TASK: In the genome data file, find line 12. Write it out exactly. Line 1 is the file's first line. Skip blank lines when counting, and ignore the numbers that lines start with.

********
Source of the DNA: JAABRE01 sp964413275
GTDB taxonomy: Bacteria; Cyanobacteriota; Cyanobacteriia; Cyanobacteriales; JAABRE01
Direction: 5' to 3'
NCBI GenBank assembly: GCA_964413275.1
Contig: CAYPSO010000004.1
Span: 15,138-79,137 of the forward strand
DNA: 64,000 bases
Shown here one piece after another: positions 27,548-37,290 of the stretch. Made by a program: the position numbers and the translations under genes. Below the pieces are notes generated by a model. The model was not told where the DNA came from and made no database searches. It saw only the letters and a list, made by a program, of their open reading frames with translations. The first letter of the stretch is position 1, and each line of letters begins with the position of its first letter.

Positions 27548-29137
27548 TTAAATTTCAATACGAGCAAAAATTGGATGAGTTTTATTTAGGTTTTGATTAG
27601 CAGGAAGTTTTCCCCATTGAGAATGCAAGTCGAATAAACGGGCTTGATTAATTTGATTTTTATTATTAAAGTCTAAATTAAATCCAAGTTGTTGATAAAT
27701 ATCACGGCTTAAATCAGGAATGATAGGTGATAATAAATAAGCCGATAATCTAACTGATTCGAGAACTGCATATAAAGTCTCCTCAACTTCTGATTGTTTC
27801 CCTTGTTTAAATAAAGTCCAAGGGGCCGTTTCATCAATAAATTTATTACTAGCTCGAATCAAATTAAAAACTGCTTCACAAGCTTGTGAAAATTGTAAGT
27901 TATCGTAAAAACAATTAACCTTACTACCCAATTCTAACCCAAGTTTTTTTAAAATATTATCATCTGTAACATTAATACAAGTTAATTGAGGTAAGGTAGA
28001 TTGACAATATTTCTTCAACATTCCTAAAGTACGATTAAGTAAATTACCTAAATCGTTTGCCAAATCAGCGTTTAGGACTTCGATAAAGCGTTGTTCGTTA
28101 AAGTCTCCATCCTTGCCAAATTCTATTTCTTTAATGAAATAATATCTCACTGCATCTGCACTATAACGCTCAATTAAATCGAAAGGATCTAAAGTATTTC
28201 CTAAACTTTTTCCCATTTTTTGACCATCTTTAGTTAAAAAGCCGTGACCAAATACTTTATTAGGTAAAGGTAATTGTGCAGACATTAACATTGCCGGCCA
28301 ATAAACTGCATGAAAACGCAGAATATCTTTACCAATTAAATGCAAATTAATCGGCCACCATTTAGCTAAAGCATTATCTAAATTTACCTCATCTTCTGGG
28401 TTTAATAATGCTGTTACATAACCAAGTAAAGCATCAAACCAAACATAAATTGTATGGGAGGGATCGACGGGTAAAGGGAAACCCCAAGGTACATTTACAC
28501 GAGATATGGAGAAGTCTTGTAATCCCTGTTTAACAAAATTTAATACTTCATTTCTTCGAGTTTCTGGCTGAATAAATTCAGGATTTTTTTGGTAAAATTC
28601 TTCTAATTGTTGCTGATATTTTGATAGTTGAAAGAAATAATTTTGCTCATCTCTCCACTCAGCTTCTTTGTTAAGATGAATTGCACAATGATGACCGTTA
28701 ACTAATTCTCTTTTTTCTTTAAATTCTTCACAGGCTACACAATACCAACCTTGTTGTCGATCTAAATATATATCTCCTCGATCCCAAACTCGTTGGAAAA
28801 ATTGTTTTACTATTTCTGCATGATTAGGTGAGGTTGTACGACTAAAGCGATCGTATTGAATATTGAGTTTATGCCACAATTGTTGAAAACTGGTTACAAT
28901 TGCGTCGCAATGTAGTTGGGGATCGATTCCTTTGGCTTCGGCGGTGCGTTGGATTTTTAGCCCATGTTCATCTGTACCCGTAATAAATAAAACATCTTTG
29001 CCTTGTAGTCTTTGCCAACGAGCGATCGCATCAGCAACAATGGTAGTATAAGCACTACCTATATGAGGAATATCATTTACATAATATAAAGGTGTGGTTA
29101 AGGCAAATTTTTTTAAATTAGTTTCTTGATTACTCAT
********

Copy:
27701 ATCACGGCTTAAATCAGGAATGATAGGTGATAATAAATAAGCCGATAATCTAACTGATTCGAGAACTGCATATAAAGTCTCCTCAACTTCTGATTGTTTC